SEC issues first-ever no-action letter to token issuer

Category: SEC, cryptographic tokens, blockchain

SEC issues first-ever no-action letter to token issuer


The Securities and Exchange Commission’s (SEC) Division of Corporation Finance has issued a no-action letter to TurnKey Jet, Inc. (TurnKey), a cryptographic token issuer. To our knowledge, the no-action letter issued to TurnKey is the first such letter in history to be issued by the SEC to an issuer of cryptographic tokens.

Much like the JPM Coin issued by JP Morgan, TurnKey’s tokens can only be used in a “walled garden” platform on a private blockchain, in order to facilitate payment. Another parallel is that it is intended to function much like a subscription-based, frequent flyer program that many airlines currently offer, where members can use points to purchase flights rather than using cash.

The SEC put a number of conditions on its recommendation that no enforcement be brought against TurnKey, in particular:

  • TurnKey will not use any funds from token sales to develop its platform, network, or applications, and each of these will be fully developed and operational at the time any tokens are sold;
  • TurnKey’s tokens will be immediately usable for their intended functionality (purchasing air charter services) at the time they are sold;
  • TurnKey will restrict transfers of tokens to token wallets created by TurnKey and inside TurnKey’s walled garden only (i.e., TurnKey’s tokens likely can’t be traded on a digital token exchange, or at least one that is not operated as part of TurkKey’s platform);
  • TurnKey will sell its tokens at a price of one USD per token in perpetuity, and each token will only represent an obligation of TurnKey to supply air charter services at a value of one USD per Token;
  • If TurnKey offers to repurchase tokens, it will only do so at a discount to the face value of the tokens (one USD per token), unless a court within the United States orders TurnKey to liquidate the tokens; and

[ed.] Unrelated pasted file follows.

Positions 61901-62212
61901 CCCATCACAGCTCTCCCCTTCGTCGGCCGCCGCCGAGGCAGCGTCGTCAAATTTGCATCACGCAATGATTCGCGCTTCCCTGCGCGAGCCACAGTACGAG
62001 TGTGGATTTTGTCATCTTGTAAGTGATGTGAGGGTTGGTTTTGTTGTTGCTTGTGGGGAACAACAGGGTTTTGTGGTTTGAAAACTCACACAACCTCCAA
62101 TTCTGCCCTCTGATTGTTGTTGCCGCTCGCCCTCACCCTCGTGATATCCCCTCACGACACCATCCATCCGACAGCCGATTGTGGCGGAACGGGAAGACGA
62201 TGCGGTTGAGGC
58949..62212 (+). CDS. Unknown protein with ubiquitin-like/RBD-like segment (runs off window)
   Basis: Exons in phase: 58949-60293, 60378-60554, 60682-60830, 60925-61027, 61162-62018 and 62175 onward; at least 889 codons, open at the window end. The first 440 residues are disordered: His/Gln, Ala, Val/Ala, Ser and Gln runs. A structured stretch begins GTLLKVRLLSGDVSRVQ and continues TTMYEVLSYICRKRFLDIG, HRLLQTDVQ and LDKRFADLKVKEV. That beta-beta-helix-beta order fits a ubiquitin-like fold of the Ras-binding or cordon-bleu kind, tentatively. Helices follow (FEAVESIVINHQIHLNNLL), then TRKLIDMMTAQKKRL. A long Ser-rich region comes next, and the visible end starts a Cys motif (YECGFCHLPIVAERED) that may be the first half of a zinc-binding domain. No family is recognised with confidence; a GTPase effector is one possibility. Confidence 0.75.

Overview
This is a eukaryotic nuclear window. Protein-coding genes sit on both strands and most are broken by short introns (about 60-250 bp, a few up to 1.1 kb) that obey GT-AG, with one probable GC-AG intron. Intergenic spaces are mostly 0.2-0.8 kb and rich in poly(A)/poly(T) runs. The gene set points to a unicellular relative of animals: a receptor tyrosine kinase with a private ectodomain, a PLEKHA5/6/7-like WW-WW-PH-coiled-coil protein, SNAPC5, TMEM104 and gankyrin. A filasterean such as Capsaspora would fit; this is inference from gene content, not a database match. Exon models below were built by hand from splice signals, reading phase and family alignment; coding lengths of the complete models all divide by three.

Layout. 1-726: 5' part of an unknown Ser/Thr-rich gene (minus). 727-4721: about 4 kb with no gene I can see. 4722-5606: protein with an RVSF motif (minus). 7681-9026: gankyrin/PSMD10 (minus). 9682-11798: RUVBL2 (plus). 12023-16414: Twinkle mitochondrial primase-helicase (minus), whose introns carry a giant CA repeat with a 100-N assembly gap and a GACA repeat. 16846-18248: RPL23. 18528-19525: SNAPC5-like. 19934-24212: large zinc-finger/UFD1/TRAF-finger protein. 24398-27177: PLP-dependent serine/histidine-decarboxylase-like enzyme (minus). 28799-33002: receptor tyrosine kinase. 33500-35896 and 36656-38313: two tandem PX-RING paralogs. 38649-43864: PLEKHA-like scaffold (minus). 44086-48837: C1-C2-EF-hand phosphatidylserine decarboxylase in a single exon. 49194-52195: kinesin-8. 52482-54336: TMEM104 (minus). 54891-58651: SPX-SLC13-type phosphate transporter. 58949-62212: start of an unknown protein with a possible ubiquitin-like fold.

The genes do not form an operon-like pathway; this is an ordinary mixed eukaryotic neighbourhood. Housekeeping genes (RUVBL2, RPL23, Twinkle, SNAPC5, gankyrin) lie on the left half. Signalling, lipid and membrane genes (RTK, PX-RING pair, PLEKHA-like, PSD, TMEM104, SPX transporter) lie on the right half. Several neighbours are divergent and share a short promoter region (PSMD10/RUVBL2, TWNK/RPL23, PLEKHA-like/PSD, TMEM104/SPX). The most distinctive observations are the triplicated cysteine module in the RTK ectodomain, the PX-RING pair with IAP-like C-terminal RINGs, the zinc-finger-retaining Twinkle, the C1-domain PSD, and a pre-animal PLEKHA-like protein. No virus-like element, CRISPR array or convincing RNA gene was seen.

• TurnKey’s tokens are marketed in a manner that emphasizes the functionality of the token, and not the potential for the increase in the market value of the token.

It’s also important to note that the SEC’s position is based on the representations made to the SEC’s Division of Corporation Finance in the Company’s correspondence, and any deviation from those representations could lead to the SEC reach an ‘actionable’ conclusion instead.

Also worth noting is that, in conjunction with the no-action letter discussed above, the SEC released a long-awaited framework for the “investment contract” analysis of digital assets, seemingly largely intended for token issuers (likely conducting an initial coin offering, or ICO), which can be found here. However, this framework was merely part of a public statement made by SEC employees, and according to usual disclaimer that accompanies such statements: “This framework represents Staff views and is not a rule, regulation, or statement of the Commission. The Commission has neither approved nor disapproved its content. This framework, like other Staff guidance, is not binding on the Divisions or the Commission. It does not constitute legal advice, for which you should consult with your own attorney. It does not modify or replace any existing applicable laws, regulations, or rules.”

Top of Page